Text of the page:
Background & aims: Mild hypothermia has a protective effect on brain edema and encephalopathy in both experimental and human acute liver failure. The goals of the present study were to examine the effects of mild hypothermia (35 degrees C) on brain metabolic pathways using combined (1)H and (13)C-Nuclear Magnetic Resonance (NMR) spectroscopy, a technique which allows the study not only of metabolite concentrations but also their de novo synthesis via cell-specific pathways in the brain.
Methods: (1)H and (13)C NMR spectroscopy using [1-(13)C] glucose was performed on extracts of frontal cortex obtained from groups of rats with acute liver failure induced by hepatic devascularization whose body temperature was maintained either at 37 degrees C (normothermic) or 35 degrees C (hypothermic), and appropriate sham-operated controls.
Results: At coma stages of encephalopathy in the normothermic acute liver failure animals, glutamine concentrations in frontal cortex increased 3.5-fold compared to sham-operated controls (P < 0.001). Comparable increases of brain glutamine were observed in hypothermic animals despite the absence of severe encephalopathy (coma). Brain glutamate and aspartate concentrations were respectively decreased to 60.9% +/- 7.7% and 42.2% +/- 5.9% (P < 0.01) in normothermic animals with acute liver failure compared to control and were restored to normal values by mild hypothermia. Concentrations of lactate and alanine in frontal cortex were increased to 169.2% +/- 15.6% and 267.3% +/- 34.0% (P < 0.01) respectively in normothermic rats compared to controls. Furthermore, de novo synthesis of lactate and alanine increased to 446.5% +/- 48.7% and 707.9% +/- 65.7% (P < 0.001), of control respectively, resulting in increased fractional (13)C-enrichments in these cytosolic metabolites. Again, these changes of lactate and alanine concentrations were prevented by mild hypothermia.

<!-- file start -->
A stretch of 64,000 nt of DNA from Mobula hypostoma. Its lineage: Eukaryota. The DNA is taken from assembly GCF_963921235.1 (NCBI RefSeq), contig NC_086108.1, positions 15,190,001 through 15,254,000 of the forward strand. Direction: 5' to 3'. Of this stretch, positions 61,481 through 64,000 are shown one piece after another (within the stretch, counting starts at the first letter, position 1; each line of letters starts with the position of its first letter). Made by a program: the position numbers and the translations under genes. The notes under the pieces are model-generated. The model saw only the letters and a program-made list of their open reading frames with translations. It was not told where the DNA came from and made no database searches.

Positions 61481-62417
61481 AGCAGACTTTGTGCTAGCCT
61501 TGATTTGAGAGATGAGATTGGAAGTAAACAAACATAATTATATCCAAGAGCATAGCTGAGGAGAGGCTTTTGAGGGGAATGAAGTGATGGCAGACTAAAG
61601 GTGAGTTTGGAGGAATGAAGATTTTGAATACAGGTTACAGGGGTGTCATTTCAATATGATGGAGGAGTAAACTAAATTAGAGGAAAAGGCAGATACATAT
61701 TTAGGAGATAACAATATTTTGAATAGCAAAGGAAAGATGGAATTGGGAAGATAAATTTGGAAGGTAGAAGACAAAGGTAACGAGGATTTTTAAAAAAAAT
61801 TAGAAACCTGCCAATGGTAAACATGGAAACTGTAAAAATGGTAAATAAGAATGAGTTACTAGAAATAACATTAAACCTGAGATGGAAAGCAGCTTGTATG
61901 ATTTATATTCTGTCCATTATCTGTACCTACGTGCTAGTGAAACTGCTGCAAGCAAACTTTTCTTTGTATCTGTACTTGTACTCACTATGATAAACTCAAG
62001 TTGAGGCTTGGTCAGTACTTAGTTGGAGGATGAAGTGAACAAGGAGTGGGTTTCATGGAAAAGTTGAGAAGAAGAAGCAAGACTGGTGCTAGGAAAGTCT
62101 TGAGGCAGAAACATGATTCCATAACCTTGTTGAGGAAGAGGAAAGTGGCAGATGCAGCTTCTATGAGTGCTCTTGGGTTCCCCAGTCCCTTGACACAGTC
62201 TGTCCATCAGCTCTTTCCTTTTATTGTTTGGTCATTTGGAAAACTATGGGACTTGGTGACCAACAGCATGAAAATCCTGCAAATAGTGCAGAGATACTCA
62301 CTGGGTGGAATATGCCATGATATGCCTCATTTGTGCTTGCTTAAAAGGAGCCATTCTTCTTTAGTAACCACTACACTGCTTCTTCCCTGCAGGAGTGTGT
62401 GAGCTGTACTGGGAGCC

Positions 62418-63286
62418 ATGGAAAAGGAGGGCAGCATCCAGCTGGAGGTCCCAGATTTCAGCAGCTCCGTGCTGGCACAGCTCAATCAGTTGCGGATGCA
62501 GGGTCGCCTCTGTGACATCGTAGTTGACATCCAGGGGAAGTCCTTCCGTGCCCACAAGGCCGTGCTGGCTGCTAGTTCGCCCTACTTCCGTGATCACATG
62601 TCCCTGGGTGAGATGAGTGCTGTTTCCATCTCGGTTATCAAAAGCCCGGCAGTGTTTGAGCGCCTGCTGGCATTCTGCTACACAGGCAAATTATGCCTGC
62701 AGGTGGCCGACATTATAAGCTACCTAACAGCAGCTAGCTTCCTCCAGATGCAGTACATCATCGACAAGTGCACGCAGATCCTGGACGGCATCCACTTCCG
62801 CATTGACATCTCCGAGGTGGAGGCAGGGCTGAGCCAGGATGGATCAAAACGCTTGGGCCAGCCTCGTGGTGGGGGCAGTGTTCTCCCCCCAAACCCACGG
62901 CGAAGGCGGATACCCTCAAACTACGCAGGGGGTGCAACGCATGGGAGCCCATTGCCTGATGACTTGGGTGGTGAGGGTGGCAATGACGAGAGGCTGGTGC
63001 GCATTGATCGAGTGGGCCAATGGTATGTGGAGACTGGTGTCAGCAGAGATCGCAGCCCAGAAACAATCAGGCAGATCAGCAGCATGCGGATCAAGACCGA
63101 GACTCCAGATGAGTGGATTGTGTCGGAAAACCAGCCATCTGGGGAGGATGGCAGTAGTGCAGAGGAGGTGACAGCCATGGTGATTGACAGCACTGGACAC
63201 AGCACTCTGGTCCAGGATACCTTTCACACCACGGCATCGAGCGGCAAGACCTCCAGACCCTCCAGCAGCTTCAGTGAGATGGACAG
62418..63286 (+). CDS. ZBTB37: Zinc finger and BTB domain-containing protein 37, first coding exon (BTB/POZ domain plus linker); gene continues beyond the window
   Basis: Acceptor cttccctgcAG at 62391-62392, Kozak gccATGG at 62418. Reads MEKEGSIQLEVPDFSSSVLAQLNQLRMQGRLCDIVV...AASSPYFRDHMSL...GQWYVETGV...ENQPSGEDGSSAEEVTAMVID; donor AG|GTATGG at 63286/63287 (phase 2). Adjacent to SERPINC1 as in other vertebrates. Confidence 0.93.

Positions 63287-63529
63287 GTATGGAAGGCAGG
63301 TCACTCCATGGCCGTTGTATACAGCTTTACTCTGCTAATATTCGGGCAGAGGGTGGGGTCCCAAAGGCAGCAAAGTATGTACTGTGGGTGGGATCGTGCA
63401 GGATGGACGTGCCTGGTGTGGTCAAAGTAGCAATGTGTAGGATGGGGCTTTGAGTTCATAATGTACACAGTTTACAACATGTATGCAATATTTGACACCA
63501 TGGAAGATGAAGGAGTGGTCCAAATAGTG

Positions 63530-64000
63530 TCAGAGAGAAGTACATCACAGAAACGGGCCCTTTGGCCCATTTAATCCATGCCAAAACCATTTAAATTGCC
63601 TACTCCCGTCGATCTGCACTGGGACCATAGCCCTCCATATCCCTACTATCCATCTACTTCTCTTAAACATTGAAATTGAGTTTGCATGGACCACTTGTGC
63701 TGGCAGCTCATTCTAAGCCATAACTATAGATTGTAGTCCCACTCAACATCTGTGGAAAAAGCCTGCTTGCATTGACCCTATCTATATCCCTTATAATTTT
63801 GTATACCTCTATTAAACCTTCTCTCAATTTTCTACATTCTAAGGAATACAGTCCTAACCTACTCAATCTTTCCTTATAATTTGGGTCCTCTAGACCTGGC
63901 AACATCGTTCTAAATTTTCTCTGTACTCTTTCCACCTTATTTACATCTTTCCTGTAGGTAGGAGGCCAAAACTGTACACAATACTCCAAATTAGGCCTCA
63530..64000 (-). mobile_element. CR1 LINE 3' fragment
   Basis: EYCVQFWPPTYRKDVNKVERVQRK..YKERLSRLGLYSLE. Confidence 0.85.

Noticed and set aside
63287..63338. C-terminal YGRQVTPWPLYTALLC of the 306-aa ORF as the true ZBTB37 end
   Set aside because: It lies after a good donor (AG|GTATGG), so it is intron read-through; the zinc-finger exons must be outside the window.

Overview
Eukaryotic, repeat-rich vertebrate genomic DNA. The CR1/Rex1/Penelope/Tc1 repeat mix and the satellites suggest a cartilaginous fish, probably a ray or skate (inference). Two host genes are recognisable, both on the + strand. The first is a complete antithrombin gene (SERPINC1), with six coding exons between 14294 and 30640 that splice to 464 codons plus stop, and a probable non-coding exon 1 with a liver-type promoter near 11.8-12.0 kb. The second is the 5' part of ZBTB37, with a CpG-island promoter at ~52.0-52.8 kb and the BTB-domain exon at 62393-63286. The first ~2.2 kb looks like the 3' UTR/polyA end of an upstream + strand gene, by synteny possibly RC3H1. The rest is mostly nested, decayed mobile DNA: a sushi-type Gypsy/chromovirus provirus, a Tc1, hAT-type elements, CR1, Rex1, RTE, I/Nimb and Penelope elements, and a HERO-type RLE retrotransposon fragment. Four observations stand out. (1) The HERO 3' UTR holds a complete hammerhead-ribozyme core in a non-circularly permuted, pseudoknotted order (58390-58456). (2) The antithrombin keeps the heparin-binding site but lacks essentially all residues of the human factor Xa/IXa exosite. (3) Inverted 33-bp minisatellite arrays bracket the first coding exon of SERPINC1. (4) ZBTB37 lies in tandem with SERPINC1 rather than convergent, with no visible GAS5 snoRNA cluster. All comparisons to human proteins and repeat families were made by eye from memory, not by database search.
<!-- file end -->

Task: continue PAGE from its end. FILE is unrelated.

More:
Conclusions: Mild hypothermia (35 degrees C) prevents the encephalopathy and brain edema resulting from hepatic devascularization, selectively normalizes lactate and alanine synthesis from glucose, and prevents the impairment of oxidative metabolism associated with this model of ALF, but has no significant effect on brain glutamine. These findings suggest that a deficit in brain glucose metabolism rather than glutamine accumulation is the major cause of the cerebral complications of acute liver failure.